Beyond RecyclingThe act of throwing something away is a daily reality for everyone in the Fredericksburg region. It usually comes with at least some thought—landfill, recycle or compost? Donate or trash?
An area environmental group is trying to encourage people to think beyond those day-to-day questions, and recently hosted a forum that took a big-picture look at taking out the trash.
Presenters brought up questions like:
What if local solid waste authorities can no longer find markets for the recyclable materials they collect?
How many of the trucks clogging our roads are actually just our garbage being hauled from place to place?
How can we stop putting most of our trash in a landfill and cut down on the amount of waste we generate in the first place?
The Climate, Environment and Readiness group, called CLEAR, an effort organized by Marstel–Day and the University of Mary Washington, hosted this gathering of solid waste experts last month as part of its mission to build resilience and sustainability within the Fredericksburg region.
In a report circulated after the forum, CLEAR leaders stated that changing people’s patterns of waste generation and disposal will require steps ranging from greater public education to regulatory changes to allow for new technologies.
But on a practical level, many of the forum’s speakers encouraged changing the way we think about waste at both the household and the institutional level.
Public outreach needs to go beyond telling people to recycle, and should urge people to think about how they can reduce the amount of waste they generate in the first place, said Sara Bixby, the deputy executive director of the Solid Waste Association of North America.
“Waste reduction has always been the top priority,” she said, “but it’s been ignored because it’s easier to manage stuff than to change behavior. We have to keep the waste and recyclables from being created in the first place.”
This could be as simple as making more mindful decisions about shopping, she said.
Shopping locally instead of having something shipped by an online vendor means fewer cardboard boxes and packaging materials. Buying something used can not only keep an item out of the landfill, but can also leave the buyer with little to no packing materials to dispose of.
Diane Jones, recycling coordinator for the Rappahannock Regional Solid Waste Board (known as the R–Board), quoted EPA research that estimates that the packaging alone on every new product we buy constitutes 25 percent of the waste it generates.
“We need to be buying used products if they are good, and we need to donate” instead of sending old items to the landfill, she said. “We really need to press those issues with people.”
The R–Board has offered free Backyard Composting 101 classes for the past 10 years. After taking the classes, residents of Fredericksburg and Stafford County can purchase a backyard compost bin called the Earth Machine for $25.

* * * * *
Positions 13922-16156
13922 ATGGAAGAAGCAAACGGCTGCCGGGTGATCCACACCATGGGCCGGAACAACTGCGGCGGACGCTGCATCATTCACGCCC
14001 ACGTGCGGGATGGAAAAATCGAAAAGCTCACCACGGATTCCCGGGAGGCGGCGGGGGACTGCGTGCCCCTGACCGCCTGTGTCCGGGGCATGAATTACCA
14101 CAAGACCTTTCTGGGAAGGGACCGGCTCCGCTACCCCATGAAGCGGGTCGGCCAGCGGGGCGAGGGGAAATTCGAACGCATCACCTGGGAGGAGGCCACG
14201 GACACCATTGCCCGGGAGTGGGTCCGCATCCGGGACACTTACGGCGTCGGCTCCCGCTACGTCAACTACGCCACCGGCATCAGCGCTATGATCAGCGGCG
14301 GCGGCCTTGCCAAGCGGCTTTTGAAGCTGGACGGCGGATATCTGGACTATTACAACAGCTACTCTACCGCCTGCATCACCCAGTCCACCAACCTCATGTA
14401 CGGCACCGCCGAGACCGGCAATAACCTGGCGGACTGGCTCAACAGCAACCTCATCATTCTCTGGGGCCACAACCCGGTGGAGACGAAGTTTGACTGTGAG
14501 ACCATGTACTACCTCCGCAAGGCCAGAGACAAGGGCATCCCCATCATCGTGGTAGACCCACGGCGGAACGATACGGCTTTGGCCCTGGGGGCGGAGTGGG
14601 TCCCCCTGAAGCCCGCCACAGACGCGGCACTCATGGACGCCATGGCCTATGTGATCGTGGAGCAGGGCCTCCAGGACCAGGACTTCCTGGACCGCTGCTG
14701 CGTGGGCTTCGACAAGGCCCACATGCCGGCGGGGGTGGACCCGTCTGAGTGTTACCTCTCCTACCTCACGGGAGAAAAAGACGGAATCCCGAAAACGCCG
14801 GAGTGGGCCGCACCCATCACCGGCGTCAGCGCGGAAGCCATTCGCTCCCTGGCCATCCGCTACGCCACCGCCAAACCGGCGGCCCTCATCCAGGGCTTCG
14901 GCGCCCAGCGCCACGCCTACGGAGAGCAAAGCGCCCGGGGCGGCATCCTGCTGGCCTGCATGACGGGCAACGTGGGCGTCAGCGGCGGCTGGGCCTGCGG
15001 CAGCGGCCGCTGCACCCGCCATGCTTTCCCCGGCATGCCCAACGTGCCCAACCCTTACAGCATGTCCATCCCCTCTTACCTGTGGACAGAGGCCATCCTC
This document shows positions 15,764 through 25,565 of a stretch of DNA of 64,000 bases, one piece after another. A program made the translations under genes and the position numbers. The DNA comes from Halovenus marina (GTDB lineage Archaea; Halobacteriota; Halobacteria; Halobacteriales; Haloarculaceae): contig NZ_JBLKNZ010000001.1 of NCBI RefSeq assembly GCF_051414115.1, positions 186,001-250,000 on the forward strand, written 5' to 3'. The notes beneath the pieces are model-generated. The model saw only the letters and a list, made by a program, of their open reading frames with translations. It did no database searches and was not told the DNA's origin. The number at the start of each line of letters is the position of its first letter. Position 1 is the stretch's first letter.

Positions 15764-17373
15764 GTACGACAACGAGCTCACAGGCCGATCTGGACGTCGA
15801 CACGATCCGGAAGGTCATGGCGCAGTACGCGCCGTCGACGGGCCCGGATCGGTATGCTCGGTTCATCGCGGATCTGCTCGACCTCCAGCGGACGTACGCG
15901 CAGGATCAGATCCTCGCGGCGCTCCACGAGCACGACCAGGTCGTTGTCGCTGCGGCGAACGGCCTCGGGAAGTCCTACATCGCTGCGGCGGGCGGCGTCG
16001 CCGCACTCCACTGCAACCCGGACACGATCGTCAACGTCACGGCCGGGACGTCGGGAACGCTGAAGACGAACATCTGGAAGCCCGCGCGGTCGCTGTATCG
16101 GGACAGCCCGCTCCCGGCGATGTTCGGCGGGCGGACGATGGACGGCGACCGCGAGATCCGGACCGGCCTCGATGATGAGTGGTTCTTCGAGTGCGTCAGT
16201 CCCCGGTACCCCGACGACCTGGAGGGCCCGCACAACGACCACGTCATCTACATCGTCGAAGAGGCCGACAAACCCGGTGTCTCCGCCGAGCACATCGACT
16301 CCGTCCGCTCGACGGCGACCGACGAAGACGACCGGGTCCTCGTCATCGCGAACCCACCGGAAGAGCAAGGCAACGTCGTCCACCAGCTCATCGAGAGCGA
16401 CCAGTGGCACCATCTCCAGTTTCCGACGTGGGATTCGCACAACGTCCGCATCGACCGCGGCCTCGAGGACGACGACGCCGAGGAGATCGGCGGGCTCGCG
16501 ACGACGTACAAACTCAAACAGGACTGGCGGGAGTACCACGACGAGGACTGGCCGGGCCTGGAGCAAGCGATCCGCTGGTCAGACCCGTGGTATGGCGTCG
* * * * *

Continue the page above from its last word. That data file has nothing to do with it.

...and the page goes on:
Encouraging home composting of food waste has been the R–Board’s focus, but some residents at the forum expressed an interest in more options.
As the city of Fredericksburg adjusts to its recent transition to new bins for trash and recycling collection, the city’s Clean and Green Commission would like to start talking about separating out another waste stream—yard waste and other compostable items, potentially even food waste at some point.
Commission Chairman Robert Courtnage said those discussions are at a very early stage, and he supports the work the R-Board does now to encourage backyard composting.
He said he hopes events like the CLEAR forum can help move the conversation along.
“We would love to find ways to divert these materials out of the waste stream,” he said.
Change on bigger scale
The R-Board’s Jones estimates that the average family of four could eliminate 5 pounds a day from their waste generation by composting at home.
At the institutional level, the potential impact is much greater.
Both the R–Board and Spotsylvania’s Livingston landfill sell compost made from biosolids from wastewater treatment and some yard clippings.
Spotsylvania County has an established biosolids composting program that processes over 20,000 tons of material each year. The R–Board manages a similar program on a much smaller scale. The resulting material is a nutrient-rich soil amendment suitable for residential and commercial use.
Spotsylvania has even looked in to the possibility of building a food waste composting program, working with grocery distribution centers that have opened recently in the county.
Deputy Director of Public Works Ben Loveday said the county sees these efforts as economic development drivers, as corporations like Lidl, which recently opened a distribution center in the county, are highly interested in sustainability.
“We see it as a way to potentially gain a competitive edge when trying to attract businesses to Spotsylvania that have sustainability as a primary corporate goal,” he said.